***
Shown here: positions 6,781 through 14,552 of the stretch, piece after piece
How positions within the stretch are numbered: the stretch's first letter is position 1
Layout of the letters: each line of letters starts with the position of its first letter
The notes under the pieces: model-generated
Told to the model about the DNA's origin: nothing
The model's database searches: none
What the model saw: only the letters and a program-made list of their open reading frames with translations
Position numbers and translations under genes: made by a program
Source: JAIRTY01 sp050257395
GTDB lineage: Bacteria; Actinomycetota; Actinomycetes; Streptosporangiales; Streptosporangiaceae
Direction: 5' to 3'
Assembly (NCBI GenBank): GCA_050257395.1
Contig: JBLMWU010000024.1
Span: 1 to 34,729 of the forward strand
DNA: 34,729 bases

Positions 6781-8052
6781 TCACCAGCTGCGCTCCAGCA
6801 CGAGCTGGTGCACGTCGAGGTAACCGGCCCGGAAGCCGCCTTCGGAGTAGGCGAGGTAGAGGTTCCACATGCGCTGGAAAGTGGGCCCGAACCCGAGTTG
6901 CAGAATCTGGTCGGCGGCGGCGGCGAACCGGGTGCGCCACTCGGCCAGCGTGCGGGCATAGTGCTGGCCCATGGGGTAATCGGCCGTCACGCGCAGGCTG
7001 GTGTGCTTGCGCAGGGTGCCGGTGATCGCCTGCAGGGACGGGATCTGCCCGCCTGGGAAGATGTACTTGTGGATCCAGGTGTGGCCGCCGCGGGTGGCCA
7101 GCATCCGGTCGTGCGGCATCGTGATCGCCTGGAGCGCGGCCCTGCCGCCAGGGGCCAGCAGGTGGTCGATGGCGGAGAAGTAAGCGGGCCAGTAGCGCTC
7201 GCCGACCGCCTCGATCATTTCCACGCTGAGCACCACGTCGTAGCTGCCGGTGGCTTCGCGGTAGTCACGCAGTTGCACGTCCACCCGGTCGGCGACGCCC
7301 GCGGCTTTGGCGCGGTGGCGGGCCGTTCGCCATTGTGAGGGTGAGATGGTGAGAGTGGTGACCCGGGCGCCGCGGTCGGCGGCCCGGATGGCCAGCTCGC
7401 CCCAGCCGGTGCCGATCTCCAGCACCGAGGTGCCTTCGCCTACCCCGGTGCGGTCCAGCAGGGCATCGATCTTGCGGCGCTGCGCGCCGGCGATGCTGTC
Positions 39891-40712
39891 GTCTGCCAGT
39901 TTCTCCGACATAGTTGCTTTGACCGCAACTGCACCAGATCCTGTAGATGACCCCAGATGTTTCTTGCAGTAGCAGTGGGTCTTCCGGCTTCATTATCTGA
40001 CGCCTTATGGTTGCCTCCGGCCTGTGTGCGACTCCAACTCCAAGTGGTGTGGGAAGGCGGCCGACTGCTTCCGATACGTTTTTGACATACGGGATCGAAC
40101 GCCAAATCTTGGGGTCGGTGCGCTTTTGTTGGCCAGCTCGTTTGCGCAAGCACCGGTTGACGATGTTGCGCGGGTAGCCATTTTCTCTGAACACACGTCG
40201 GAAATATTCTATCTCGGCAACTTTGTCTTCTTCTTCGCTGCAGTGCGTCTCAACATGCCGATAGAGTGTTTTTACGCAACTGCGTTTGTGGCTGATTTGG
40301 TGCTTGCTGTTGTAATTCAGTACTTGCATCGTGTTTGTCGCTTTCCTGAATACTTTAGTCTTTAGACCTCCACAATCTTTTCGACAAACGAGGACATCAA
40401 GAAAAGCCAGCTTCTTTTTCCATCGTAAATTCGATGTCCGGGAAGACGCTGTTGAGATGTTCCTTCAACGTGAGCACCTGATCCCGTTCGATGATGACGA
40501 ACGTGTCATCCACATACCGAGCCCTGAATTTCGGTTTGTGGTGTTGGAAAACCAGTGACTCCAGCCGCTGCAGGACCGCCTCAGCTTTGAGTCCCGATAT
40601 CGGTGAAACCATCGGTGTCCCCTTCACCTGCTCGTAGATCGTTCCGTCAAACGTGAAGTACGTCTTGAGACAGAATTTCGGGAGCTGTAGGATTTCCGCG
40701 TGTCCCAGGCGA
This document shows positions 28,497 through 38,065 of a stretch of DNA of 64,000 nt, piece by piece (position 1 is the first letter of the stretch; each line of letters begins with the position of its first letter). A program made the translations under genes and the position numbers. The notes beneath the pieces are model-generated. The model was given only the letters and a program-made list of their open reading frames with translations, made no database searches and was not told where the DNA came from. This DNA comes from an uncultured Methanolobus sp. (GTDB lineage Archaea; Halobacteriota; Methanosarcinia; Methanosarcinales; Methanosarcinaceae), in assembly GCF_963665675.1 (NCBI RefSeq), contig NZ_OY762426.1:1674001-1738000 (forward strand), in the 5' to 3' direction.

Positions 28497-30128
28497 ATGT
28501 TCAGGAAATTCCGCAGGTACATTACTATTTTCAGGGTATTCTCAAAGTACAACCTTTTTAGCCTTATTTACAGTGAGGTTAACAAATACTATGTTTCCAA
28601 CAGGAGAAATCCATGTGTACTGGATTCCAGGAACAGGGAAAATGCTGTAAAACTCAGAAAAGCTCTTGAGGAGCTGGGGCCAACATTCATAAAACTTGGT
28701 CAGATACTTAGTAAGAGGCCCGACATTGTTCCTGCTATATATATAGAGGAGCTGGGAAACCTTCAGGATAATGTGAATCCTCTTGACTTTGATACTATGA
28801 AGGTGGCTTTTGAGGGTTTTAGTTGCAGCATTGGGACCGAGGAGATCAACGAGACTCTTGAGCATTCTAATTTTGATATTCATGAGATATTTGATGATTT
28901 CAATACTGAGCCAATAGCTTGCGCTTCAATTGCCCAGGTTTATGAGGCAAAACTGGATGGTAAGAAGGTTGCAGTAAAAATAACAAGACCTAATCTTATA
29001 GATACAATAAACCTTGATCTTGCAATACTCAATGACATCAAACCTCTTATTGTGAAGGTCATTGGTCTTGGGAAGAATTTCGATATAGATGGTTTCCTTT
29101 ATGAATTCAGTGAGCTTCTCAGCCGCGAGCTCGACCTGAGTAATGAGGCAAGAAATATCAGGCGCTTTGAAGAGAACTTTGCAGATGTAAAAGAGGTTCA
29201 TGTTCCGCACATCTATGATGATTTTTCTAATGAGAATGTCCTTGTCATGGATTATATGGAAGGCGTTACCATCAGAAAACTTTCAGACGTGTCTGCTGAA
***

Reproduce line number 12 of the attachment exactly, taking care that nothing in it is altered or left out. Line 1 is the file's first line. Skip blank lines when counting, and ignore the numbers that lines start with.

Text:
Assembly (NCBI GenBank): GCA_050257395.1